Delhi High Court: Pratibha M. Singh, J. while addressing a petition concerning the protection of the trademark ‘DA MILANO’, issued certain guidelines for the online intermediaries involved and held as follows:
“Role of Facebook and Instagram, insofar as posts put up by concerned third parties is governed by the Information Technology (Intermediaries Guidelines) Rules, 2011. Considering the provisions of the stated guidelines, online platforms which claim to be intermediaries not performing any active role in the posting of such information by 3rd party alleged infringers, have a duty only to take down the posts which are brought to their notice by plaintiff in terms of Section 79(3).
The above-mentioned guidelines along with Section 79(3) of the IT Act have been interpreted by a very significant Supreme Court case of Shreya Singhal v. Union of India, (2015) 5 SCC 1, “to mean that “any information received by the platforms would be by means of a Court order”.
In Shreya Singhal case, pertaining to Section 79 (3)(b), following was held which is relevant in respect to the present matter:
“Section 79(3)(b) has to be read down to mean that the intermediary upon receiving actual knowledge that a court order has been passed asking it to expeditiously remove or disable access to certain material must then fail to expeditiously remove or disable access to that material. This is for the reason that otherwise it would be very difficult for intermediaries like Google, Facebook, etc. to act when millions of requests are made and the intermediary is then to judge as to which of such requests are legitimate and which are not.”
The facts in the present case are that the plaintiff who claims to be the owner of ‘DA MILANO’ filed a suit against the Defendants 1 to 4 in respect to seek permanent injunction, restraining infringement of trademark and passing off and under Section 74 of IT Act, 2000 seeking protection of the trademark ‘DA MILANO’.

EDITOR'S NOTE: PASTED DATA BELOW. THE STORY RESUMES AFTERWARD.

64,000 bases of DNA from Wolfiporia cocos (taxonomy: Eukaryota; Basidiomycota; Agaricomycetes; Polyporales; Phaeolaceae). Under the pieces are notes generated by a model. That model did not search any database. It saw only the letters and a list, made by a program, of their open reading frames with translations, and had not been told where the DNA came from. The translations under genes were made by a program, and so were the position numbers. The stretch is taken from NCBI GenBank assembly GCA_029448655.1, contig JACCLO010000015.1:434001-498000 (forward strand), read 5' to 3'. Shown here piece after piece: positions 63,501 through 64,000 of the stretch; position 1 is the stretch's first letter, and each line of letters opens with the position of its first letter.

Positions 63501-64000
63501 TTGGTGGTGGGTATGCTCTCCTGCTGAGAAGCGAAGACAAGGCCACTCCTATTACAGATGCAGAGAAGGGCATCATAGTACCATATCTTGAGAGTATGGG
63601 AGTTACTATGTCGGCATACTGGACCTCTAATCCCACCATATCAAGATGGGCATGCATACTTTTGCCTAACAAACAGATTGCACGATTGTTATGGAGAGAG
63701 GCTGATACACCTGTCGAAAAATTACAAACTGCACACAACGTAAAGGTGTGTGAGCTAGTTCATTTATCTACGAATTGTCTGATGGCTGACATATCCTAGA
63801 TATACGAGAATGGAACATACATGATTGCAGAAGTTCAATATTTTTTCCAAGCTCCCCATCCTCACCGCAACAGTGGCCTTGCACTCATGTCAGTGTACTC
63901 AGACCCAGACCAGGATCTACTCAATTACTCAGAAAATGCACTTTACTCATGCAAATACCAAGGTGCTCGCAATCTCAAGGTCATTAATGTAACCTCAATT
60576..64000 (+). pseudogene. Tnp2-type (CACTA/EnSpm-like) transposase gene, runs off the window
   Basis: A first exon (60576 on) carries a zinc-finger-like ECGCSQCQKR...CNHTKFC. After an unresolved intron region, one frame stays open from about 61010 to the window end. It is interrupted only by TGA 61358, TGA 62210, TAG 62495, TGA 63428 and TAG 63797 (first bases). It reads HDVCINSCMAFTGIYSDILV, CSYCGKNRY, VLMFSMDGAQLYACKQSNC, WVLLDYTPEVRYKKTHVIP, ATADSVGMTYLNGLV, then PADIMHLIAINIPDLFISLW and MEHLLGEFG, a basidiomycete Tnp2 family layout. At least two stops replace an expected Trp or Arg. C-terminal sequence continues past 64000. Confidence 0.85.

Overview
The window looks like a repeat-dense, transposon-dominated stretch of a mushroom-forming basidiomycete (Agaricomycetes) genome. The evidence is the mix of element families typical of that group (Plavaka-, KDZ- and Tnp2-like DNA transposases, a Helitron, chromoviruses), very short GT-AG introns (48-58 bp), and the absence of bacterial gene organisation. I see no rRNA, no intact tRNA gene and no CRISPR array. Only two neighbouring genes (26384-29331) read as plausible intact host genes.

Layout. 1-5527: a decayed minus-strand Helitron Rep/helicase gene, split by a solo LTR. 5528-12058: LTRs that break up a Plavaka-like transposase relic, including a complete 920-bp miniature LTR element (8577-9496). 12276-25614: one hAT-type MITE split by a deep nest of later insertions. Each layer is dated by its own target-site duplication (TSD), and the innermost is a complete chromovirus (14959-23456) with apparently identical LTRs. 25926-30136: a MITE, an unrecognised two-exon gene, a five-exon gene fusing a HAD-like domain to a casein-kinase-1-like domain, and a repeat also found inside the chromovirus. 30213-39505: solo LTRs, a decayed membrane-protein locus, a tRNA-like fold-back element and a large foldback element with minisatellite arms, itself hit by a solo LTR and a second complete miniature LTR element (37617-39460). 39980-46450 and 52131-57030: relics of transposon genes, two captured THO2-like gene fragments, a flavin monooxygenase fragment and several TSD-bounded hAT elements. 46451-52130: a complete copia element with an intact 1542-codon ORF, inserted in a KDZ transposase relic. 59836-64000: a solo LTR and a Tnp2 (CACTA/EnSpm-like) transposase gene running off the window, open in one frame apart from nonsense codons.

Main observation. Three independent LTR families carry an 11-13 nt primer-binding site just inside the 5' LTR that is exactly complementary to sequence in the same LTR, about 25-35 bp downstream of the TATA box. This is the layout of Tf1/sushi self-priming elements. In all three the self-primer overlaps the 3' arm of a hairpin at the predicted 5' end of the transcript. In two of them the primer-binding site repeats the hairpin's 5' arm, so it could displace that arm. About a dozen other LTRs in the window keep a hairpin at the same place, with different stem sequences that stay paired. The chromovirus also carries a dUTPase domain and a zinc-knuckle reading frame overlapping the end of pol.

It has been further stated that, Defendants 1 to 4 are alleged infringers who have posted on “Facebook” and “Instagram” advertising and offering to sell products bearing the mark ‘DA MILANO’. Plaintiff while seeking a permanent injunction against infringers impleaded the stated online platforms to ensure that posts comprising the infringing marks are taken down.
Trial Court, had sought the personal appearance of Facebook and Instagram in the present matter. Therefore, the grievance was the direction of personal appearance of the representatives of Facebook and Instagram.
Senior Counsel, Parag Tripathi, submitted that his clients are willing to comply with interim order which has already been passed and since the said defendants are not contesting the matter on merits against the plaintiff and are merely intermediaries; their personal presence is not required.
High Court on perusal of the facts and the guidelines mentioned above along with relying on the Supreme Court case of Shreya Singhal v. Union of India, (2015) 5 SCC 1, agreed on the fact that the stated platforms are mere intermediaries and have no active role in the matter, which therefore demands no personal appearance. Further, the following directions were issued:
- Plaintiff shall inform Instagram and Facebook whenever they came across use of the mark ‘DA MILANO’ either in word form, logo or in any other form on their platforms.
- Once such information is received, as per Rule 3(4) of the 2011 Guidelines, the said posts shall be taken down, within the timelines prescribed.
- If platforms have any doubt as to the violative or offending nature of posts, they shall intimate the plaintiff.
- Upon any order being passed by a Court of competent jurisdiction, the same shall be intimidated to the platform, which shall abide by the said order.
Thus, the suit is decreed against Facebook and Instagram in the above terms. [Facebook Inc. v. Surinder Malik, 2019 SCC OnLine Del 9887, decided on 28-08-2019]